• IDPs are often out of reach of international aid organizations
  • IDPs may not eat regular meals
  • IDPs may get injured or lose loved ones to violence
  • IDPs must rely on their government for support, which may not come
  • There are more IDPs than refugees (over 2x), but receive less global attention
  • International law does not protect IDPs from violence or persecution
Naomi Shafer with a child, skipping past the audience
A child joins CWB Artists Tim Cunningham and Naomi Shafer in Iraqi Kurdistan, 2022.

What rights do internally displaced persons have?

Internally displaced people, or IDPs, have the right to the same freedoms and rights as everyone else in their country. However, a crisis may limit those rights, especially if the government responsible for protecting IDPs is also persecuting them.

Unlike refugees, IDPs lack protection under international law. The United Nations’ Guiding Principles on Internal Displacement sets out government responsibilities toward IDPs, but it’s not international law.

Below are documents for further reading.

What are the causes of internally displaced persons (IDPs)?

Conflict or violence forces 88% of IDPs to leave their homes, while natural disasters like storms, droughts, fires, or floods displace the remaining 22%.

What are the needs of internally displaced persons (IDPs)?

IDPs’ needs may include food, shelter, healthcare, education, and childcare. However, getting help to IDP communities may be difficult for aid organizations because of dangerous routes.

The good news? Informing yourself about your government’s policies toward international conflicts can help IDPs. This is especially true when your government knows that you care about IDPs enough to affect the way you vote and contribute to civic life in your home country.

A clown shares a moment with an audience of young children in Myanmar.
CWB Artist Leah Abel laughs with kids during a CWB event in Myanmar, 2018.

What are the examples of IDPs?

Great question!

Clowns Without Borders has gone to many IDP communities.

In the last section of this post, you’ll learn about people from IDP communities we’ve supported (including tour photos, videos, and links to blog posts).

IDPs and Clowns Without Borders (CWB) – USA

Clowns Without Borders-USA has supported IDPs across the globe. For a larger sample of our work, check out our blog.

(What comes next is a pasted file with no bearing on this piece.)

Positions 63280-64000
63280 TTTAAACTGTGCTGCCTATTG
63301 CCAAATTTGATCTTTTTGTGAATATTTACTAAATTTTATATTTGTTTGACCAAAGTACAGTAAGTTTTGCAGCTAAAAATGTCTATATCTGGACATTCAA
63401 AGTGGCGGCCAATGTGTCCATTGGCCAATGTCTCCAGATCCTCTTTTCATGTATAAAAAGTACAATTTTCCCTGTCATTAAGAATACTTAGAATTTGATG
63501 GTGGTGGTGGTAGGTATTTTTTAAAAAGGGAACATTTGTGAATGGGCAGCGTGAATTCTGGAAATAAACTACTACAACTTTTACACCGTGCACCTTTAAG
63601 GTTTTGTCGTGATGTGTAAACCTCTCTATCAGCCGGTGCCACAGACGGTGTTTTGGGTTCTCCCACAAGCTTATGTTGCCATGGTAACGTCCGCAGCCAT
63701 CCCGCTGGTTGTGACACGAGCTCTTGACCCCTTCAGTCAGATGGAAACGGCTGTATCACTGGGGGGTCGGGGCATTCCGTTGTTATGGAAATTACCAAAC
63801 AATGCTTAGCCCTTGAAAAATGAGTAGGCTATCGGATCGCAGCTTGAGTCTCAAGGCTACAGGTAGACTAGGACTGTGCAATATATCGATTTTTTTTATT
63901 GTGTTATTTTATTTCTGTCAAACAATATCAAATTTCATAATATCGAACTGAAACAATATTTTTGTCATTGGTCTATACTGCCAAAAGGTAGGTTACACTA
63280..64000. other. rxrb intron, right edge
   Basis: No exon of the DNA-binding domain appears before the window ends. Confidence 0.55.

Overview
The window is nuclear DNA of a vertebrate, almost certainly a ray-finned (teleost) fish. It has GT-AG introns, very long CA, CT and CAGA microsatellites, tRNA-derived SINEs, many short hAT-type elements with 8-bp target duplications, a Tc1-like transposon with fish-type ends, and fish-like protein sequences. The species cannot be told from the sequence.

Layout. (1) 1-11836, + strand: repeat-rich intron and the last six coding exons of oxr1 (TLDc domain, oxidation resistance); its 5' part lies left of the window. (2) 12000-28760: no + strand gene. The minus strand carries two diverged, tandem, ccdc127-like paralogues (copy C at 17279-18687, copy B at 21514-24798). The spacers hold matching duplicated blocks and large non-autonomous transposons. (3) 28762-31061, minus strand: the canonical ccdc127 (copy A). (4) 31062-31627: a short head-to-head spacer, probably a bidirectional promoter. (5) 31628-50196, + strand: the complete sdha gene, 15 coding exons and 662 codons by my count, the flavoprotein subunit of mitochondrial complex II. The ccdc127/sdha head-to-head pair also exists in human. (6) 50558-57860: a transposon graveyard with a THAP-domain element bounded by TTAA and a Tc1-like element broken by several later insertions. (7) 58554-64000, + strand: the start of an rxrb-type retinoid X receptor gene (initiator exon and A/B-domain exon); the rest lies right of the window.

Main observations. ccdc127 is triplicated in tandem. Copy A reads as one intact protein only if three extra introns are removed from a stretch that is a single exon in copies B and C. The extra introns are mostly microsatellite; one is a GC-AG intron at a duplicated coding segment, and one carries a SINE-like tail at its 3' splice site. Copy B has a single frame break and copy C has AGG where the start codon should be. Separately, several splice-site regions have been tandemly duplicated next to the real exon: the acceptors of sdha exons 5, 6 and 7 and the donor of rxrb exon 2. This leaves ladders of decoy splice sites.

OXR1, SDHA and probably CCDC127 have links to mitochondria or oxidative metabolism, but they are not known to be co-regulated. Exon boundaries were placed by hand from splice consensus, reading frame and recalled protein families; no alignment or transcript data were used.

The Middle East

Iraqi Kurdistan is an autonomous region in northern Iraq where stateless Kurdish refugees and IDPs represent about 28% of the population. CWB toured the region twice in 2022 to establish a new partnership.

“The children were constantly worried that a new bomb attack would hit, making it hard for the kids to focus on something else. It was hard to find a child who laughed.”

Human Rights Lawyer Tara Azizi on why she reached out to CWB, 2022

East Asia

There are currently 1.5 million IDPs in Myanmar. CWB toured here in 2018, performing a mine safety show for internally displaced children in partnership with Mines Advisory Group. This video is a taste of the project.

The Americas

Agricultural intrusions onto their lands constantly threaten Indigenous communities of Southern Brazil. CWB exchanged art with the Guarani people in 2019 and again in 2022.

Colombia is currently home to 4.8 million IDPs. Here, CWB toured 10 times since 2009, most recently connecting with youth who are at risk for gang recruitment.

In El Salvador and Guatemala, CWB laughed and played with IDP families who fled their homes because of violence or climate disasters.


“Thank you for bringing us laughter. The community needed it.

Thank you for being professional and different.”

– Ken, a grandfather from the audience Guatemala, 2022

The image shows clown with audult audience members

Conclusion

You can help internally displaced people, or IDPs, by connecting with organizations that support them.

At CWB, we share the faces (often smiling and laughing) we meet on tour with our supporters. Because people connect with people, not statistics.

If you’d like to hear stories about displaced people regularly, join us by signing up for our weekly newsletter!